On the other hand, there are lots of cases where I do not have a strong opinion. Today, we often climb on bad and soft rock and it is often impossible to realize how bad the rock quality was once you see a well-developed crag after everything is cleaned. Santa Linya is a perfect example. Instead of drilling pockets into a blank wall, we use glue because it is often necessary to make nice and safe routes in the “choss” (the term for very bad rock). It is questionable whether it is worth it to make routes in the choss with a lot of glue. Is it possibly better just let the choss be choss? Having gained some experience, I believe it is usually worth it. Possibly even for environmental reasons - you don’t need to travel across the whole world to have a good climbing day.

To use as little glue as possible and use more “aggressive” ways of cleaning

I used to be a total purist - as little rock modification as possible. But what does it mean? Does it mean no brushing with a soft brush? Does it mean no chiseling of super sharp edges of the holds that would crumble after many years of climbing anyway? When is it OK to reinforce the hold? When is it dangerous? When it is not climbable if it falls down? Is it OK to reinforce a flake that falls down just when you touch it or when it has to hold the weight, but you have a feeling that after a few years it would break?

Myself, I have changed from a purist to more pragmatist over the years. Having climbed in many areas and seeing the evolution of those crags, putting up quite a few routes myself, I care more about leaving nice and safe routes and using more “aggressive” ways of cleaning. Without this practice, some areas would not exist or they would simply be not nice to climb. Take for example Margalef, one of the most famous climbing areas. All the pockets are extremely sharp there and without filing down the edges of the pockets, most routes would be just incredibly painful. With the use of glue, it is very difficult to draw the line between reinforcing holds (avoiding existing holds to break) and creating hold. My rule is to use as little glue as possible. Rather just try to get rid of all possible loose holds and reinforce something only when it is necessary, especially when I do not manage to “hammer down” or “crowbar out” certain loose blocks, yet it still feels loose and dangerous. “Reinforcing” a flake that barely holds its own weight is already creating an artificial hold for me. Nevertheless, putting up new routes is a lot of work and we should embrace all the guys and girls working hard at the crags, putting up routes that we all can be entertained by. On the other hand, it is a very difficult ethical question to set clear guidelines on what is OK and what isn’t OK when you put up a route.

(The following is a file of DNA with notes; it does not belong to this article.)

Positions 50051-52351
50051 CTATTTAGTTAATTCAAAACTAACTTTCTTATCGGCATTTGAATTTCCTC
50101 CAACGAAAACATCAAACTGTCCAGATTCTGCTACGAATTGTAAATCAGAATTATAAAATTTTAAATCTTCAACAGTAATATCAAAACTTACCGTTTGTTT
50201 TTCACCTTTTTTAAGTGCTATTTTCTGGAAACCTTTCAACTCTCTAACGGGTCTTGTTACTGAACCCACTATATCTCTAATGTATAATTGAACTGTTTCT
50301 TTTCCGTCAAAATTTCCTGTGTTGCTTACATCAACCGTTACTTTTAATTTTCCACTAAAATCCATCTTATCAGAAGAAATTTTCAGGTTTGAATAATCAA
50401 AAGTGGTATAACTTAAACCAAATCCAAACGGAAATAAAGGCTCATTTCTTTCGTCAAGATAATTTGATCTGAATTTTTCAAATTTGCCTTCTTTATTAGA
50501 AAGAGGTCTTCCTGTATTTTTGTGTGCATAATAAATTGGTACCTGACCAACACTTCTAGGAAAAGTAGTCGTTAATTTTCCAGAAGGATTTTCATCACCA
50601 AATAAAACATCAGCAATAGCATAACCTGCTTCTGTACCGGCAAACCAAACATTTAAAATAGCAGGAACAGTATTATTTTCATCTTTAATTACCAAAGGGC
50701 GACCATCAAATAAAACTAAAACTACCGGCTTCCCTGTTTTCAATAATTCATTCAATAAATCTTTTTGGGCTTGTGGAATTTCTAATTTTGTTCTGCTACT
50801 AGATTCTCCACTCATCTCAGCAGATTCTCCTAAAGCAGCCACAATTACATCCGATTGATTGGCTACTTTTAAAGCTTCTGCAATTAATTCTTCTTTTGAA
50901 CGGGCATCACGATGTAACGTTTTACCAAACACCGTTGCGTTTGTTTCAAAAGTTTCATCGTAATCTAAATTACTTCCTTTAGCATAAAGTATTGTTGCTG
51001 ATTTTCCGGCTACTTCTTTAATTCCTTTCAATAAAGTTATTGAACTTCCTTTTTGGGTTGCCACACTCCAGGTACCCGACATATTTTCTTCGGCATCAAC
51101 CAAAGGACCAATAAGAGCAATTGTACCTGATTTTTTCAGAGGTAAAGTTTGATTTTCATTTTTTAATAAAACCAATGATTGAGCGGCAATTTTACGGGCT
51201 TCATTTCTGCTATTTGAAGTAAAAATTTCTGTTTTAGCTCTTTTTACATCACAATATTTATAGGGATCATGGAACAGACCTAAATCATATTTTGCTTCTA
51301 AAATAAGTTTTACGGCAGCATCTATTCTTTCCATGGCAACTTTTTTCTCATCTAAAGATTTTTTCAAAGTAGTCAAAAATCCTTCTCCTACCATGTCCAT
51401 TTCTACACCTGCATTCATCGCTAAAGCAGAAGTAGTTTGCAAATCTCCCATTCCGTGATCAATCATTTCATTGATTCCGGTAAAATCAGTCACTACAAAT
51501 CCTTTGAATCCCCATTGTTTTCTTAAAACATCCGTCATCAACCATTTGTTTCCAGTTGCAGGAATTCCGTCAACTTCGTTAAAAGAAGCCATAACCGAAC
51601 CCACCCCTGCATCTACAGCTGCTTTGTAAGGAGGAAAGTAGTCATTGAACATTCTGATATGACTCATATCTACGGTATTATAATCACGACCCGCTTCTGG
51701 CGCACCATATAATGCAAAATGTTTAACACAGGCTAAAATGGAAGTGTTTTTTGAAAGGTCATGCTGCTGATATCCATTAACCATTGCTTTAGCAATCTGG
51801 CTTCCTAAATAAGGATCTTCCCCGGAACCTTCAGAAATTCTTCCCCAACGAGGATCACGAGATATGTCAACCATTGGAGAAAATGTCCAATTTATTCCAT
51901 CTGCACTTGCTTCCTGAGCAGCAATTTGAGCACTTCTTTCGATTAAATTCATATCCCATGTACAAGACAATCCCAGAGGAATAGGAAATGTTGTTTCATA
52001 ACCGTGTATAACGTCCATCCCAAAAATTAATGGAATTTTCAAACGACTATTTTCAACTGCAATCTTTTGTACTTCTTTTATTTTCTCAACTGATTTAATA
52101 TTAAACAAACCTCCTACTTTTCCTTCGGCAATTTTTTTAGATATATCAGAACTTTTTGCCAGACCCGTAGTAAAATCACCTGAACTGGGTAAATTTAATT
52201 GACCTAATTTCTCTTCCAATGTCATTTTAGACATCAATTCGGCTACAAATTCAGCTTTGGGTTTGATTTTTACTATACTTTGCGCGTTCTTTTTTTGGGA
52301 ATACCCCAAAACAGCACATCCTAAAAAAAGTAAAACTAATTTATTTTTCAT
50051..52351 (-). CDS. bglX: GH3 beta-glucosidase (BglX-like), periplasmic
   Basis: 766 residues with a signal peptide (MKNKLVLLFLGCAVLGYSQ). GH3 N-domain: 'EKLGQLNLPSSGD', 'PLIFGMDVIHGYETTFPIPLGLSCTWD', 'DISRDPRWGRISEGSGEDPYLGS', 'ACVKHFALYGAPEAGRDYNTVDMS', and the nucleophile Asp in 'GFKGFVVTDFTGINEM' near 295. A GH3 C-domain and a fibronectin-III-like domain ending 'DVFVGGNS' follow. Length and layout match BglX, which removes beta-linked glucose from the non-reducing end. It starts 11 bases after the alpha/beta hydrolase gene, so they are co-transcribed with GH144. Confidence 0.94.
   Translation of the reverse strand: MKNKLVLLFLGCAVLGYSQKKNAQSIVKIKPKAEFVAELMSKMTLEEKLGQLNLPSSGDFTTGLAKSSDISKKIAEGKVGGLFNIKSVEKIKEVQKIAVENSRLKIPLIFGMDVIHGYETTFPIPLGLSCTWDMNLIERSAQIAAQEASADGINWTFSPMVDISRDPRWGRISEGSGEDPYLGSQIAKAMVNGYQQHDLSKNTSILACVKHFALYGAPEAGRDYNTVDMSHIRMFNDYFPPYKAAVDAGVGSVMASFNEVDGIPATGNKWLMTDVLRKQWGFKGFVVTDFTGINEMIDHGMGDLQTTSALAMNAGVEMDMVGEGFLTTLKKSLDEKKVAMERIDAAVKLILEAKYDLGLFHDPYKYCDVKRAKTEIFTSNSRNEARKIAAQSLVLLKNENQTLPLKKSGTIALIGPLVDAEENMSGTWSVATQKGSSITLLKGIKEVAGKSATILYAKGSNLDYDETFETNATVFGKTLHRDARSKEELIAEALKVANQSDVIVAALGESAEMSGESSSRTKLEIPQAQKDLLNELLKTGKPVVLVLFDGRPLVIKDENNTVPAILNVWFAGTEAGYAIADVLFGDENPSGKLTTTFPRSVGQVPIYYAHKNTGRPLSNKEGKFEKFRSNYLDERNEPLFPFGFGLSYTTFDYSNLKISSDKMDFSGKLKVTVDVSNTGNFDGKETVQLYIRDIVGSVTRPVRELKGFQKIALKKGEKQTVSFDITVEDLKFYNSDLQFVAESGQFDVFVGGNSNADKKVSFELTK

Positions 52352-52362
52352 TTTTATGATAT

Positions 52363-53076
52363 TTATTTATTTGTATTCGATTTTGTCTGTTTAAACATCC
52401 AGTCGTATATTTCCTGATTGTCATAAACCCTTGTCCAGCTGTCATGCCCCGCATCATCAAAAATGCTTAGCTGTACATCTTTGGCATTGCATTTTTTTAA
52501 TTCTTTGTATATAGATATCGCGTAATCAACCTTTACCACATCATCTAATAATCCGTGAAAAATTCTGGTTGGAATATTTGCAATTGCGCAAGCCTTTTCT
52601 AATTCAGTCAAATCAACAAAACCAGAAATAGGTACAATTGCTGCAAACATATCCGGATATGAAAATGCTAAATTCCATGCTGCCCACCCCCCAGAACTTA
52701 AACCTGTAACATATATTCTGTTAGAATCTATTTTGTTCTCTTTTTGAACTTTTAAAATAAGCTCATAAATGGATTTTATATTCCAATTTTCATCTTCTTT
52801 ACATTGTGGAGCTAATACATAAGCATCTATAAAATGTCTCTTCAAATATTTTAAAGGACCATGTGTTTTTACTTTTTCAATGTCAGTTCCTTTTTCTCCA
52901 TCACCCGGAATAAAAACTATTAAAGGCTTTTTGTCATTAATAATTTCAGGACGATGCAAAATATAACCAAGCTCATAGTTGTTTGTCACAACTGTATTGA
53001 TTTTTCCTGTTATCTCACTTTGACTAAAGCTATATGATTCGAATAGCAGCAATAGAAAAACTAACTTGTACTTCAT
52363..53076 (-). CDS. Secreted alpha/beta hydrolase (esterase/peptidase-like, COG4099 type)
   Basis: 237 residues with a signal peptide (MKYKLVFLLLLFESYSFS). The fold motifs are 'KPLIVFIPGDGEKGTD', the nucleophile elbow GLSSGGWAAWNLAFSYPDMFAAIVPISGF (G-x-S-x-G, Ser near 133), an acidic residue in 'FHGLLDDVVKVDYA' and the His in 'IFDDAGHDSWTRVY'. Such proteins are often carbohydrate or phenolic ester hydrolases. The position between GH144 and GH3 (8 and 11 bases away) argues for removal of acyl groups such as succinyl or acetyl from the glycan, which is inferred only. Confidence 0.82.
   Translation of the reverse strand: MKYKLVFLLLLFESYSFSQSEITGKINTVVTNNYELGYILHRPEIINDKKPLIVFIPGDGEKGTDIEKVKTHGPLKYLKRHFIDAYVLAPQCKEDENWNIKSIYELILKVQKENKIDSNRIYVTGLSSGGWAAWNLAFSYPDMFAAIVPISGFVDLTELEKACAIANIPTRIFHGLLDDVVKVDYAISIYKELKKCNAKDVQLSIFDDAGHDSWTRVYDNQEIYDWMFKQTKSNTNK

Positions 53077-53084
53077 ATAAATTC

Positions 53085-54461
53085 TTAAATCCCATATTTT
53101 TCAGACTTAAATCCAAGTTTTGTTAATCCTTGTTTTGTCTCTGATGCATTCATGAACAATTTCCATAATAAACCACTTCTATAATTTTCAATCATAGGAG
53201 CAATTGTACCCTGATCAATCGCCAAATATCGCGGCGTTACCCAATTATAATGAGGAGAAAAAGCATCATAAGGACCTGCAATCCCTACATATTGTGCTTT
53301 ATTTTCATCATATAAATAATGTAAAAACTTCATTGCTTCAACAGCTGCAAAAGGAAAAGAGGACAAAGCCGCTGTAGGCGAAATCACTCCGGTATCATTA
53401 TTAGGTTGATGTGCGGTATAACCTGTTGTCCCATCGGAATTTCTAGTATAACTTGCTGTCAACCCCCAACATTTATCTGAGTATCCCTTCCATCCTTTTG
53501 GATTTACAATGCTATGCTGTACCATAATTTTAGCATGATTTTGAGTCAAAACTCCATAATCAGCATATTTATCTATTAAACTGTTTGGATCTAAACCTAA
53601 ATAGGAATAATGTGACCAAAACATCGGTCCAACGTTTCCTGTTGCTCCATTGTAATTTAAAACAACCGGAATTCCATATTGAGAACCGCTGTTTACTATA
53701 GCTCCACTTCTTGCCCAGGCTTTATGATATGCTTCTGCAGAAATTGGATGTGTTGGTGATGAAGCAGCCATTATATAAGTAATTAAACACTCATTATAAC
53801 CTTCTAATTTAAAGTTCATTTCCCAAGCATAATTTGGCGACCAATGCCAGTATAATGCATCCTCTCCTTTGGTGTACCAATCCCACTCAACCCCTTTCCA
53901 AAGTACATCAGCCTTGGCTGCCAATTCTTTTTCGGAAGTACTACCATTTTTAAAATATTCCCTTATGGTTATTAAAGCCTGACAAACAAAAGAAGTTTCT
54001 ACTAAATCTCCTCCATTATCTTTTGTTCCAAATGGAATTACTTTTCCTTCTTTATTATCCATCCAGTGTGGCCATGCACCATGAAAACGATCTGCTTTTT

Should El Capitan routes be considered chipped?

Ruining an amazing natural line by adding a few more holds is WAY worse than setting up a completely chipped line in an old chossy or 100% blank quarry. Actually, adding a few holds (by either gluing or chipping) should not be accepted, but it is still not that bad, because it is reversible from the climbing point of view, even though there will always be some scars. The worst is changing the existing holds. That is irreversible! Lots of routes that are old aid lines are climbable because of pin scars - little pockets created by the pins or pitons left by previous aid climbers. Should these routes be considered chipped? We are actually talking about all the routes on El Capitan. Is it OK to chip one hold to create a beautiful and homogenous 7b that a lot of climbers can enjoy instead of one move wonder 8b? My opinion is absolutely clear - it should be the latter option. Or instead of chipping a blank start into the route, making “jumar start” is a better option for me, just like a few routes in Flatanger. In Walkyries 8c, you jumar up a fixed rope, for about 6m and then you start climbing from an obvious hold. It is one of the most classic lines in Flatanger.

These are my opinions regarding chipping the routes. What is your opinion? Do you consider chipping right or wrong? What is your experience with chipped routes? Lets write that down below in to the comments.